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Originally published May 18, 2013 at 9:08 AM | Page modified May 18, 2013 at 10:03 AM

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Kansas City museum raising cash to fly 'Connie'

The National Airline History Museum is trying to raise $3.2 million to restore its Lockheed Constellation propeller-driven aircraft and recreate multimillionaire aviator Howard Hughes' record-setting cross-country flight in the plane that transformed commercial air travel.

Associated Press

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KANSAS CITY, Mo. —

The National Airline History Museum is trying to raise $3.2 million to restore its Lockheed Constellation propeller-driven aircraft and recreate multimillionaire aviator Howard Hughes' record-setting cross-country flight in the plane that transformed commercial air travel.

The Kansas City museum's Constellation, or "Connie," is one of only a handful of the 856 that were built and is still airworthy - with a little work. The museum is planning to fly it on April 17, 2014 - the 70th anniversary of the 1944 inaugural flight piloted by Hughes and TWA president and co-founder Jack Frye. The nonstop flight took 6 hours and 58 minutes, cutting the time of previous coast-to-coast flights in half.

"It was a major leap forward, which is why we want to do the flight because it was so significant in the development of the airline industry," said John Roper, the museum's vice president of operations. "It was more than national travel; it ushered in global travel."

The museum will recreate the journey with the aid of a copy of the original flight log, beginning in Burbank, Calif., and ending in Washington, D.C. Along the way, it will pass over the states of Arizona, New Mexico, Texas, Oklahoma, Kansas, Missouri, Illinois, Kentucky and the Virginias.

Roper said he hoped that a few celebrities who are aviation enthusiasts would join a volunteer crew of pilots, flight engineers, mechanics and flight attendants.

"What we are really trying to do is by getting the aircraft flying is to bring attention to a time in the airline industry when air travel was much more luxurious and it was elegant affair and there was some romance to flying on the airlines," said Roper, himself a pilot who wants a chance to fly the Connie himself.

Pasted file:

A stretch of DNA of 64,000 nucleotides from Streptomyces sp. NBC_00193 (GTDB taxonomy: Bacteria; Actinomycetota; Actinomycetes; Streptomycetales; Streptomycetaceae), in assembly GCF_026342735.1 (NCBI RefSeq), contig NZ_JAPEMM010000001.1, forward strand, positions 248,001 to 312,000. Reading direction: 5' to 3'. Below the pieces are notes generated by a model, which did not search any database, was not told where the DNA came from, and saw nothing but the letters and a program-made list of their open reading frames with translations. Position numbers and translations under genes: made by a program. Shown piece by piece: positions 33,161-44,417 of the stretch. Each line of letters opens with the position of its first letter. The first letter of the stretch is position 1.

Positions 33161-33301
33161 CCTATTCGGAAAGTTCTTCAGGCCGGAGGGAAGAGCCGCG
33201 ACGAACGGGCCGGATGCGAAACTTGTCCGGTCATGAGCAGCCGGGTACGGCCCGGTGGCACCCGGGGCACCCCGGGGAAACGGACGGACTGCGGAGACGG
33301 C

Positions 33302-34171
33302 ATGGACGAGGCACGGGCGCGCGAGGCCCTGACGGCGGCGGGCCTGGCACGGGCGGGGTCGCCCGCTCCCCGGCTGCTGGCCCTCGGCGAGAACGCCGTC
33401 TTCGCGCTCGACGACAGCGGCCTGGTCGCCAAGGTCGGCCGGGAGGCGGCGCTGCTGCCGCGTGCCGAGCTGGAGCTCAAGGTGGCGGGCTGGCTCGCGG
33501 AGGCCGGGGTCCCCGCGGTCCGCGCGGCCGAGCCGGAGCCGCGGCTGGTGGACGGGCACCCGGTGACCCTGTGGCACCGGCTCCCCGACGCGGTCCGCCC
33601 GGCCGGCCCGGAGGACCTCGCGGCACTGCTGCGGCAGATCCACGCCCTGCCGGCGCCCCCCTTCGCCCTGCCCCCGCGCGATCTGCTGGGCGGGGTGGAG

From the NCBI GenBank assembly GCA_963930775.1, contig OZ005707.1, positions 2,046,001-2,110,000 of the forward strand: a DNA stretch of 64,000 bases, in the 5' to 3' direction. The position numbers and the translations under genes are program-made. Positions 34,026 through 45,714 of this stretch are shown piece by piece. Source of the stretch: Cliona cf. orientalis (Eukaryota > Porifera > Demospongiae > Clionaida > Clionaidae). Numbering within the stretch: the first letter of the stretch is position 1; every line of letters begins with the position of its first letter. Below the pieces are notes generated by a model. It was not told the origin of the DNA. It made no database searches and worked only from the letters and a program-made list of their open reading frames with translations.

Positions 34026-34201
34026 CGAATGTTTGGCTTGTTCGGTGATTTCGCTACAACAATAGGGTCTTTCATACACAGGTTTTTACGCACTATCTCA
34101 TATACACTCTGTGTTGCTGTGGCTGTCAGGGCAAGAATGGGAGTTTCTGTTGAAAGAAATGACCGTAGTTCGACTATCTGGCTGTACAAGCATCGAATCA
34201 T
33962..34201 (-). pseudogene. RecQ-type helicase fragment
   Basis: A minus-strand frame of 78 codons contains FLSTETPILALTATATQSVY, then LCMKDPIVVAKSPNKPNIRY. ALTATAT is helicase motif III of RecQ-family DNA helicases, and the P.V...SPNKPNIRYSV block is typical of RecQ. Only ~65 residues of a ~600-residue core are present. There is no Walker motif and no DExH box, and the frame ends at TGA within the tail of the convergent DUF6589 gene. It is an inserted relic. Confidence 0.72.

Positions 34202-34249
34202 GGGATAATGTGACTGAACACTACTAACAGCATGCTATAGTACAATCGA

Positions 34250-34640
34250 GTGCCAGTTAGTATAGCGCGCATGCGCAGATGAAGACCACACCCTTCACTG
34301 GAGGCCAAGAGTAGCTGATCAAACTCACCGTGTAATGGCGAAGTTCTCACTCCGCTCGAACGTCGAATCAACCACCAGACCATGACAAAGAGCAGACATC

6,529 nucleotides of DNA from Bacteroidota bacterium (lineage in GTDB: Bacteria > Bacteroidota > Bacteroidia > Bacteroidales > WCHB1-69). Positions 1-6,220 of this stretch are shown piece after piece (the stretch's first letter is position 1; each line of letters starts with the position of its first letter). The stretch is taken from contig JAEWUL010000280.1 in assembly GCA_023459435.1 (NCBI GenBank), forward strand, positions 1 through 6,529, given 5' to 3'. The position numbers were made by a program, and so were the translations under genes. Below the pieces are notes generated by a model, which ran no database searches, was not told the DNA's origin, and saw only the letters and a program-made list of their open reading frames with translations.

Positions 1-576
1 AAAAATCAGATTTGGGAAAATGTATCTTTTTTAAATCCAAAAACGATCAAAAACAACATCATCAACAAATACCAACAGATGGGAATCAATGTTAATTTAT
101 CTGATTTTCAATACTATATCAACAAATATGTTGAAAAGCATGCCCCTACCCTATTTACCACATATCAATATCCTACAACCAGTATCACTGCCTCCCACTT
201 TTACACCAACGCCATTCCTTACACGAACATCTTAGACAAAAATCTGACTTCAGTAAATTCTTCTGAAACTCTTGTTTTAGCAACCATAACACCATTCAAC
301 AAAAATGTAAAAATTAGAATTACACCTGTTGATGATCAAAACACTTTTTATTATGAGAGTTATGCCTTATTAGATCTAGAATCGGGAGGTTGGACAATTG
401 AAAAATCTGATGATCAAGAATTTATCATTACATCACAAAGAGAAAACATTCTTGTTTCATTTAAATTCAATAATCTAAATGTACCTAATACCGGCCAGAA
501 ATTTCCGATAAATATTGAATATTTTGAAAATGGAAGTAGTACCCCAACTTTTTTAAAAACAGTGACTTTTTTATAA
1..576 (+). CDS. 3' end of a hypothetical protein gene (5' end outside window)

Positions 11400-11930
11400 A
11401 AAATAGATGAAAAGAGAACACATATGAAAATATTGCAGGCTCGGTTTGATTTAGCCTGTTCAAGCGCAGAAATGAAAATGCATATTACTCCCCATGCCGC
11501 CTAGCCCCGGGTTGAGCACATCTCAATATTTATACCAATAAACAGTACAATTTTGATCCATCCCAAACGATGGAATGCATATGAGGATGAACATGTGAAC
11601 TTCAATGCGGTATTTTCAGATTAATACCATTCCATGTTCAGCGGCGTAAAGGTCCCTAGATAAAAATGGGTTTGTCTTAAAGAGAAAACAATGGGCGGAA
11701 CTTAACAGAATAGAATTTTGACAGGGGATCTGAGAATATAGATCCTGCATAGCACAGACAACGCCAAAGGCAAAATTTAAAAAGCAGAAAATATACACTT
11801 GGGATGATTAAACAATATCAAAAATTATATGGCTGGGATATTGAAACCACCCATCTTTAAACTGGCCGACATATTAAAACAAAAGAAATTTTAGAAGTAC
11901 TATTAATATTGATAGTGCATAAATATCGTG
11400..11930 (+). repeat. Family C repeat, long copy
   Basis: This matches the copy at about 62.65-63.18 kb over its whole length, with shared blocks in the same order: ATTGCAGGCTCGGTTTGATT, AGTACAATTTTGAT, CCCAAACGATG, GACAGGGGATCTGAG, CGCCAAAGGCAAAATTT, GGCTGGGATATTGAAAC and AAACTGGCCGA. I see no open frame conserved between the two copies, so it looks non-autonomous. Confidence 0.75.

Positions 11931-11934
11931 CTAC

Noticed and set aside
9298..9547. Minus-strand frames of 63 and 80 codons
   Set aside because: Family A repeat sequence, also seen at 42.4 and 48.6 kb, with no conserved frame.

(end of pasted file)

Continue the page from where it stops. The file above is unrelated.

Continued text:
Eventually, the advent of jet airliners made the plane obsolete, and it stopped transporting passengers in the late 1960s. It continued to ferry freight for a while longer. The museum obtained its Constellation in 1986, spent two years restoring it and flew it until 2007, when finances dried up as the economy faltered.

The plane, a Model L-1049H, was one of the last Constellations off Lockheed's assembly lines in 1958. It's painted in TWA colors because the former airline, which once was headquartered in Kansas City, relied so heavily on the plane in its early years.

The museum is seeking out corporate sponsors and collecting smaller donations from former Connie pilots and fans of the plane through pilot and aircraft associations.

Roper said the museum plans to spend around $1 million to make the plane ready for flight. The remaining money would be used to cover the cost of operating the plane. In addition to recreating the 1944 flight, the museum plans to spend a couple months beforehand stopping in different cities in the western U.S. and then touring cities in the eastern half of the county afterward. The crew that accompanies the plane will talk about the history of the airlines and commercial aviation aircraft.

"Hopefully, this is going to be one those things that captures the heart of America a little bit," Roper said. "We definitely intend to have the aircraft be an ambassador to Kansas City and promote the history of the airline industry in Kansas City because TWA started here in Kansas City."

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Online:

http://www.flightoftheconnie.org

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